Myself, our John, George White, (who has spent most of his life as a De La Salle Brother in Africa and is still there), Patsy Murphy - sadly long gone, playing fiddle or mouthorgan, our John played as well, but sure then he could play any musical instrument. It would either be in Grannies, - no Patsy Quinn fries for us, eggs were money, you got one at Easter and Christmas, plenty of stirabout, griddle bread, from your own oaten meal, and of course either sweet or buttermilk - or it could be next door in Murphy's.

"Tights" as they were known to distinguish them from "The Joes", "The Perches", "Podgys", "The Carpenters", "The Rooks" - all Murphy's and of course "Father Murphy" was the man at Boulavogue … why wouldn't I sing it!

George had a fine voice, "There' a bridle hanging on the wall" was probably his favourite. But then we sang loads of songs, including the "Penny Verses" that Tommy or Peter took home - bought off a man in the street in Dundalk.

They were parodies, or songs written which you sang to a well known air. I'd love to have them now; one I remember was called "Goats Butter" . Unfortunately I only recall the name. I was fond of it and used to sing it when asked.

There were visitors to both houses, and plenty of singers, both houses were Ceilidh Houses, so we were never short of craic.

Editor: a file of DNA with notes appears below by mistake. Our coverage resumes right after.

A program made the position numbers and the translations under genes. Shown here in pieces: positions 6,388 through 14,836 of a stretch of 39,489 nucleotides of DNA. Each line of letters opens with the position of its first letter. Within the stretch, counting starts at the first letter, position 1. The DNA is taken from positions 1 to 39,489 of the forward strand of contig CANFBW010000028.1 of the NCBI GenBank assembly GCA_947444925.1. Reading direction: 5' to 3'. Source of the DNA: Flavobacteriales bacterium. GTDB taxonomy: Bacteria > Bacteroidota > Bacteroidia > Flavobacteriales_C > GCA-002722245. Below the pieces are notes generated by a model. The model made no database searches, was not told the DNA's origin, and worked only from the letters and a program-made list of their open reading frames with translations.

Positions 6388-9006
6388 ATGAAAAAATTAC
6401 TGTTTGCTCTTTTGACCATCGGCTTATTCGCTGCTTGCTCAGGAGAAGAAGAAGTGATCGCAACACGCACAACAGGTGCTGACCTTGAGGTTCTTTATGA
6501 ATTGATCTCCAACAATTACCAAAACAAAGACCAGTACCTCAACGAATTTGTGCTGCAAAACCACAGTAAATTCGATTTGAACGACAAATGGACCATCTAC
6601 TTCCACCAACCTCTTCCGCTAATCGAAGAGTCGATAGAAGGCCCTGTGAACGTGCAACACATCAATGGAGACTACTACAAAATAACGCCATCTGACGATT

It's wonderful how the miles roll by when your deep in thought, we have a short run today.

Bernadette has decided she is not walking on the morrow; she will take my clothes to the laundrette, as many as she can get!

"Daddy, they ALL need washed, and you have a good bath!"

Daughters… hen peckers! But I love them dearly.

Nuala has returned from Paris, Disney and will be down this evening, Brian and all the family will also be down. We'll have a family meal this evening, I relish in the warm glow at the thought. Before that however, at Bernadette's suggestion, I should walk on after I book in, and thus reduce the distance to be covered the following day.

Gorey to Enniscorthy is a fair jaunt so I decide to take her advice and after an hours rest. I head out along the Enniscorthy road. I cover almost 6 miles before Brian catches up with me. He'll leave me out to here in the morning.

I don't have that bath, but Brian and Anne Marie have chosen a good pub where we can eat. Away in the back we are in a snug, fairly large and we have privacy.

Entertainment starts after dinner - Danielle dances both Irish and Modern, she is already a good dancer, and shows great promise. No inhibitions there!

Then it's Lillie's turn - 3 years old, copying everything off her older sister.

BUT she has a new dance, which I have to do with her. According to Brian and Annemarie she has made it up herself - words, music and movement. No guesses for what they are. We gyrate around the floor, where am I getting the energy for this!

Great night and we retire - at least, I retire!

Nuala arrived and I have been updated on Disney. Our special boy James - all grandchildren are special but perhaps James especially so - loves Disney. Anything to do with Disney characters and so on and I hear all the news.

I'll get it again from James whenever I meet him.

I think of the love that Alice had for James and I rejoice in the memory.


Days 9 to 14